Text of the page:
At the end of last week, the three-month Treasury bills' yield rose above the yield for 10-year Treasuries for the first time since 2007, prompting warnings that the U.S. is headed for recession later this year or in early 2020. That's because, historically, such "curve inversions" have tended to precede major economic slowdowns by about a year. Yet, for reasons that relate both to the current determinants of the yield curve and the underlying state of the economy, the latest curve inversion could prove to be an exception to the rule — unless a misreading creates a detrimental self-fulfilling prophecy.
Yield-curve inversions are unusual because they involve lenders being willing to earn less interest income on money they commit, and therefore underpin both credit and liquidity risk, for longer. This typically happens when investors expect that yields on shorter-term maturities will fall substantially as the Federal Reserve cuts rates, also potentially dragging down longer-term bonds. This is most likely to occur if the economy is slowing sharply and faces a meaningful risk of recession.
The U.S. economy already has slowed from the average growth rate of 2018, mainly as a result of two self-inflicted wounds: Fed miscommunication and a 35-day partial government shutdown. Even with those two wounds now healing, some economists predict slowing into the rest of the year on the basis of the weakening of the one-off effect from the tax cut stimulus. Also contributing is that the current expansion – already the second longest on record for the U.S. – faces headwinds from trade tensions with China, political uncertainties, and a world that is slipping into greater fragmentation and polarization.
But this pessimism about growth ignores the fact that a solid labor market continues to underpin consumption, the most important driver of U.S. economic activity. Average monthly job creation remains well above what would be expected so late in the cycle. Moreover, more workers have been attracted back into the labor force, expanding productive capacity and income generation. And the current level of wage growth — an annualized rate of more than 3% — entails gains in real as well as nominal terms
Consumption isn't the only driver. U.S. growth this year and next will also benefit from rising business investment. And while the effects of the tax cuts are diminishing, they are being offset by higher government spending.
This rather benign economic outlook conflicts with the traditional signal of an inverted curve for four main reasons:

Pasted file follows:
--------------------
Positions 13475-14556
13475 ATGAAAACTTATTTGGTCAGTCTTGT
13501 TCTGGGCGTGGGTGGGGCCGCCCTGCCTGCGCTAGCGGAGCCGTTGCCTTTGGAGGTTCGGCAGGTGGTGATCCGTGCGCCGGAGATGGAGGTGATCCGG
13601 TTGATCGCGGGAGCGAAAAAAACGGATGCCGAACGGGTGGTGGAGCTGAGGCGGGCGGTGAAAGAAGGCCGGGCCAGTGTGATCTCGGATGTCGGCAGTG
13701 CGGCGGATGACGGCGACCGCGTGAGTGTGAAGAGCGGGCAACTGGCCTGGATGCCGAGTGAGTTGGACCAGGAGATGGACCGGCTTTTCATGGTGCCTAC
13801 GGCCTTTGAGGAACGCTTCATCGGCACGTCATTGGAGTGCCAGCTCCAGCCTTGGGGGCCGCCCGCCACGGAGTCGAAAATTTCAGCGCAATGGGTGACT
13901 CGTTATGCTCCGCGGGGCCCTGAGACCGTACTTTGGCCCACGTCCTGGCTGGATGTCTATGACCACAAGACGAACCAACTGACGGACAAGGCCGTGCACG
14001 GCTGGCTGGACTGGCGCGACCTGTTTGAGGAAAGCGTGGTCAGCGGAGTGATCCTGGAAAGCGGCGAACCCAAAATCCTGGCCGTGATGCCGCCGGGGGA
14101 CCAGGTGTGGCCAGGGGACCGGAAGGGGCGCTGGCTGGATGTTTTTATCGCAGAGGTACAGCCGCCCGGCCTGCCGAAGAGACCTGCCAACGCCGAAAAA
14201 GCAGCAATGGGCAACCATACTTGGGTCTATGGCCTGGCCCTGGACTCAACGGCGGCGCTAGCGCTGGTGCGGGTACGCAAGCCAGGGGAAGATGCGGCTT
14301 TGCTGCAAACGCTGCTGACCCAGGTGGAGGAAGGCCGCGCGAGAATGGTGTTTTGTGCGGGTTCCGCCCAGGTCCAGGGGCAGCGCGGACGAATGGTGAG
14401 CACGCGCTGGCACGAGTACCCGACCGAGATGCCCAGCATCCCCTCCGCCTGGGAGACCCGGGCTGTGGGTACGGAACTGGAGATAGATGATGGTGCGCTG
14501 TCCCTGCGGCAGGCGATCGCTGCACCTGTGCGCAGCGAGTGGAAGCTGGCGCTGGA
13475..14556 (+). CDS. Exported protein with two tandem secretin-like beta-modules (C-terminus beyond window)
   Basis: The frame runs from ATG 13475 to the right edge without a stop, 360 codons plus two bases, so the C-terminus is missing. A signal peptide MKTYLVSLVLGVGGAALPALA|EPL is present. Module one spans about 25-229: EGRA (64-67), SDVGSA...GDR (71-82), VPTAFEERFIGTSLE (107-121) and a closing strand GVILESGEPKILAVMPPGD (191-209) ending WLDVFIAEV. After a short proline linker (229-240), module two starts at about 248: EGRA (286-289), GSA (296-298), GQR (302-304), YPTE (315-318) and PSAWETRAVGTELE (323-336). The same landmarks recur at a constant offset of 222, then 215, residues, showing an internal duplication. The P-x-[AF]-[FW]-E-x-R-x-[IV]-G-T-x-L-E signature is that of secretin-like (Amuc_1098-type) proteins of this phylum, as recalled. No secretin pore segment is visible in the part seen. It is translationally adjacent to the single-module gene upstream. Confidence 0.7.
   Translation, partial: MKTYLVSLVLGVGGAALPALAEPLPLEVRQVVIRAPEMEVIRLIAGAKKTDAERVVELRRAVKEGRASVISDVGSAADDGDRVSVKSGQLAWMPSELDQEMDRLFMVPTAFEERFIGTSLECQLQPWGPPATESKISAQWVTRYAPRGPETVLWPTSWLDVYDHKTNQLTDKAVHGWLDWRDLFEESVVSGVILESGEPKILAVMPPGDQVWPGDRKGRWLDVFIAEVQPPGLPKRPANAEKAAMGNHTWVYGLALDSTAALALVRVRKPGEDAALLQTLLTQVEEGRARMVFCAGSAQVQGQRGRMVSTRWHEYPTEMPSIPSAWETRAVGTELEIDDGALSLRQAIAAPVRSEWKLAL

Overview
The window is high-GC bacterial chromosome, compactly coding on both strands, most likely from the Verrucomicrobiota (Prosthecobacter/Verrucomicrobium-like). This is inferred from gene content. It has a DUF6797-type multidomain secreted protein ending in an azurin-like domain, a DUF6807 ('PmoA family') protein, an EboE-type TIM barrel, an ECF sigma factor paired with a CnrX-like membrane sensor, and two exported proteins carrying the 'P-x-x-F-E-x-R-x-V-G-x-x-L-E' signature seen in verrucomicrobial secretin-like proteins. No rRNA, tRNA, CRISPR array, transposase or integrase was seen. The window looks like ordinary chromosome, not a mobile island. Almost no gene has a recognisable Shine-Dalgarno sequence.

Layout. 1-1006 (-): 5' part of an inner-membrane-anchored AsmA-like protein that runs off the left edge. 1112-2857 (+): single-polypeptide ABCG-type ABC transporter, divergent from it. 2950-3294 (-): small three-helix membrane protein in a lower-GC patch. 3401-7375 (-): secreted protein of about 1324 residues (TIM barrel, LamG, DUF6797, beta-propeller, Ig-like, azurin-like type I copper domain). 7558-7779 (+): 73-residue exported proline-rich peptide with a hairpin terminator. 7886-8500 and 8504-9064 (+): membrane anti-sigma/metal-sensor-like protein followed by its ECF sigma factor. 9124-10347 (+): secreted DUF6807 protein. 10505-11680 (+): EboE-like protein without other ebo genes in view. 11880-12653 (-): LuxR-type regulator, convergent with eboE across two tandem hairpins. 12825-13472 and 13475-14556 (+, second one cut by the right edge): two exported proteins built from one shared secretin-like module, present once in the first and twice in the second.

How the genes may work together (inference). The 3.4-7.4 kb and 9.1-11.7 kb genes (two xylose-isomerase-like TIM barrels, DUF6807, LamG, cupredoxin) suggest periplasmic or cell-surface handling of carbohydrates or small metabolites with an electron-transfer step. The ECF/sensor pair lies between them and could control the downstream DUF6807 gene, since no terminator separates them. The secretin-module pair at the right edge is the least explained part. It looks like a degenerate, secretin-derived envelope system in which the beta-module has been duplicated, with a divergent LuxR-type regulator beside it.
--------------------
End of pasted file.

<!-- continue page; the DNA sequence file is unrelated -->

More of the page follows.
In contrast to the U.S., Europe is in the grips of a major economic slowdown that could drag the region's growth rate to below 1% this year, heightening the risk of "stall speed." This was highlighted again on March 22 by worrisome Purchasing Managers' Index numbers for Germany and France, the region's largest economies, which contributed to another sharp fall in yields on government bonds as the German 10-year yield went negative. It inevitably puts downward pressure on U.S. yields given global interconnected markets and investment flows. Last week, the Fed went beyond market expectations by solidifying a remarkable and rapid U-turn in monetary policy. The central bank's signal that there would be no rate hikes this year opened the door for markets to expect a cut as early as December. Adding to the downward pressure on yields, the Fed also announced that it would stop its balance-sheet reduction process before markets expected – meaning that more bonds would remain out of the marketplace. Other segments of the bond market are not signaling a major economic slowdown. That includes corporates, where both investment-grade and high-yield indexes are trading at relatively tight spreads. Finally, the erosion in inflationary expectations may have less to do with the anticipation of sharply weaker demand ahead and more with the realization that many of the underlying drivers are structural in nature and secular in duration.
All of this suggests that, when it comes to the direct economic and markets effects, this curve inversion is unlikely to be the traditional signal of a U.S. recession. But that doesn't mean policy makers should relax. Instead they should be even more motivated to press forward with pro-growth measures such as infrastructure modernization and rehabilitation as a means of reducing the risk of self-fulfilling expectations operating through the financial asset channel.
Already on March 22, the three major U.S. equity indices slumped 1.8% to 2.5% as, according to Bloomberg, "the terms 'Recession' and 'Yield curve' spiked on Google Trends." The more people misread the yield-curve inversion as a signal of looming recession, the more stocks are likely to fall and volatility to rise, and the greater the risk of pockets of market illiquidity. All of these, if sustained, could dampen household and business confidence, postpone business investment decisions, and pull the rug out from under growth.
Mohamed A. El-Erian is a Bloomberg Opinion columnist. He is the chief economic adviser at Allianz SE, the parent company of Pimco, where he served as CEO and co-CIO. His books include "The Only Game in Town" and "When Markets Collide."